- The Washington Times - Sunday, October 26, 2003

HOUSTON — Orlando Sanchez, 45, a conservative Republican who came close to becoming Houston mayor two years ago, seems assured of gaining a runoff spot as candidates head into the final days of campaigning for a two-year term at City Hall.

Polls show Mr. Sanchez and Democrat Bill White, 48, a businessman, running neck and neck. The third major candidate, Democrat state legislator Sylvester Turner, 49, is running a very close third.

Mr. Sanchez, before losing in a challenge to Mayor Lee Brown in 2001, was a City Council member for six years. He lost by only 4,383 votes in the 2001 runoff. Mr. Brown cannot run again because of city term limits.

Neither Mr. Sanchez nor Mr. White is expected to get a majority vote Nov. 4, and a runoff would then follow.

Houston, the nation’s fourth-largest city, faces terrible traffic congestion, flood and drainage problems, a police department rife with infighting and turmoil, pollution and a multimillion-dollar budget deficit big enough to worry all the candidates.

In a nine-candidate race, each of the three front-runners offers plans to turn the city around.

Mr. Sanchez, a Cuban-born immigrant who moved to Houston with his family when he was a small child, claims the city’s problems stem from a complete breakdown in city government — with Mr. Brown the main offender.

“The problem is not on the revenue side,” said Mr. Sanchez, addressing the deficit.

“I believe that the taxpayers have done their fair share,” he added. “The problem is on the spending side of the ledger, and we need to bring spending under control.”

He said city revenues had increased at “historic rates,” since the six-year era of Mr. Brown began.

When Mr. Brown’s predecessor, Bob Lanier, left office in 1998, “total revenues in the city of Houston were just under a billion dollars,” Mr. Sanchez said. “Today, they’re at $1.52 billion — almost half a billion increase in revenues.”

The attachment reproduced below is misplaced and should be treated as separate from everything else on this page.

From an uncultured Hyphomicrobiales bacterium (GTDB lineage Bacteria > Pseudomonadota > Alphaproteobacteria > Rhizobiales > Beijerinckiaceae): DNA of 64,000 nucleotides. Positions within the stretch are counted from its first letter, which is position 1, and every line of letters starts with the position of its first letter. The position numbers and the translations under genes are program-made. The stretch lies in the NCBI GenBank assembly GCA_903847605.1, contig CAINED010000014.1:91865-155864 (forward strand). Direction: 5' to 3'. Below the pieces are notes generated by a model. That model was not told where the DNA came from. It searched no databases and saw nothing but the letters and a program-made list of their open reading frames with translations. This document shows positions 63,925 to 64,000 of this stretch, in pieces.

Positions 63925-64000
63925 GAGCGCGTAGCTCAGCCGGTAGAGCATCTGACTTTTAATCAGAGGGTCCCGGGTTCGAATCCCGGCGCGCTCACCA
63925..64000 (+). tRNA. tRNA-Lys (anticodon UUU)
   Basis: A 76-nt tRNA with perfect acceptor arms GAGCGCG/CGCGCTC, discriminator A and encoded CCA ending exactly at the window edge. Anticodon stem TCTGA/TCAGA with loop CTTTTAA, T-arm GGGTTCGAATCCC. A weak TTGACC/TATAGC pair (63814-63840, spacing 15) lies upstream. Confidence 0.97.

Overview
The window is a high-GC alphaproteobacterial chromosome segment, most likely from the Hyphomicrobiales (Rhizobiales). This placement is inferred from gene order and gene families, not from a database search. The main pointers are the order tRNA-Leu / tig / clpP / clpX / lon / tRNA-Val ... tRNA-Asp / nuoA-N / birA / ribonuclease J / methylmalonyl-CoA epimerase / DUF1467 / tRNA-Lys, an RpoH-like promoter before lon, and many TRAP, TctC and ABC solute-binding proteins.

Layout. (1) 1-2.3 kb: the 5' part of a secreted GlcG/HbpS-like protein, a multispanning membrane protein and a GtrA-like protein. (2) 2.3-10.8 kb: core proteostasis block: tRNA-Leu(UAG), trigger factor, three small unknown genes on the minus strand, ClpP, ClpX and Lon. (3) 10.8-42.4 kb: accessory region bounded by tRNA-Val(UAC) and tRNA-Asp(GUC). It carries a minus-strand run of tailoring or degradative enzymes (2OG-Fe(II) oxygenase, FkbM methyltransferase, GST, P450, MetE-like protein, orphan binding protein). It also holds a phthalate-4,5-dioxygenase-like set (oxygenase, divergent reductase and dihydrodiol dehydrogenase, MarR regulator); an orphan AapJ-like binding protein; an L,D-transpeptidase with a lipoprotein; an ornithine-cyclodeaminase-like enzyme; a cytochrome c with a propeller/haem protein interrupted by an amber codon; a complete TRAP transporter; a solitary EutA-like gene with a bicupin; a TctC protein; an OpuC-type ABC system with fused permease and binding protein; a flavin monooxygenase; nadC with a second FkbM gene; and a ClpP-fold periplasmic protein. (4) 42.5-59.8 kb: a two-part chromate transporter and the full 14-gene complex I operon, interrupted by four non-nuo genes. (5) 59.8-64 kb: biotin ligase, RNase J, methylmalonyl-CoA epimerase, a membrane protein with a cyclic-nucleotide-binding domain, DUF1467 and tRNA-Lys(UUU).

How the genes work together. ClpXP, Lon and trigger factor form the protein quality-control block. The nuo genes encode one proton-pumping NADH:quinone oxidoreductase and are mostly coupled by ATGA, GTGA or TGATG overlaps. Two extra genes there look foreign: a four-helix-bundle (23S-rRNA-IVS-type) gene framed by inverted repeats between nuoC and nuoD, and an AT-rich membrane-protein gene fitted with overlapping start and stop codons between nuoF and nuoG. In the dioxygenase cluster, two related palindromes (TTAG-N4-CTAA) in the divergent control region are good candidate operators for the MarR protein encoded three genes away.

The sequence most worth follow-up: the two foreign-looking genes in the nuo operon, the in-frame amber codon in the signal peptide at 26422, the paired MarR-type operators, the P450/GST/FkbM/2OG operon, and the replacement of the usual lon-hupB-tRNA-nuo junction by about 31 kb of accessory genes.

Mr. Turner agreed there is too much waste in city government. He said a cap of 5 percent on the raising of property values would force City Hall to live within its means.

The three have jousted on how to improve the city park system and achieve better construction controls, even how to coordinate the city’s 2,200 streetlights. There have been numerous suggestions about spending priorities.

One hot topic involves a $640 million bond issue to fund 22 miles of light-rail transit. Houston is the largest city in America without some sort of rapid transit. Mr. Turner is strongly in favor of the plan. Mr. White is for it, but not quite so strongly. Mr. Sanchez says it’s a waste of money.

Until a week ago, the race was almost devoid of attack campaigning. But that changed when Mr. White sent out 100,000 mailers — some in Spanish — strongly criticizing Mr. Sanchez’s business record.

“Sanchez. Failed business. Ethics problems,” the White mailing declared, adding, “Should we really trust him with our tax dollars?”

Most of the claims in the White mailing appeared two years ago in the Sanchez-Brown battle.

“Old news,” said Gloria Roemer, Mr. Sanchez’s press spokeswoman. “Retreads of the 2001 campaign. Bill White and Lee Brown must have the same adviser.”

The Sanchez campaign has mailed literature to Republican voters linking Mr. White with former President Bill Clinton and Mr. Brown.


Copyright © 2018 The Washington Times, LLC. Click here for reprint permission.

The Washington Times Comment Policy

The Washington Times welcomes your comments on Spot.im, our third-party provider. Please read our Comment Policy before commenting.

 

Click to Read More and View Comments

Click to Hide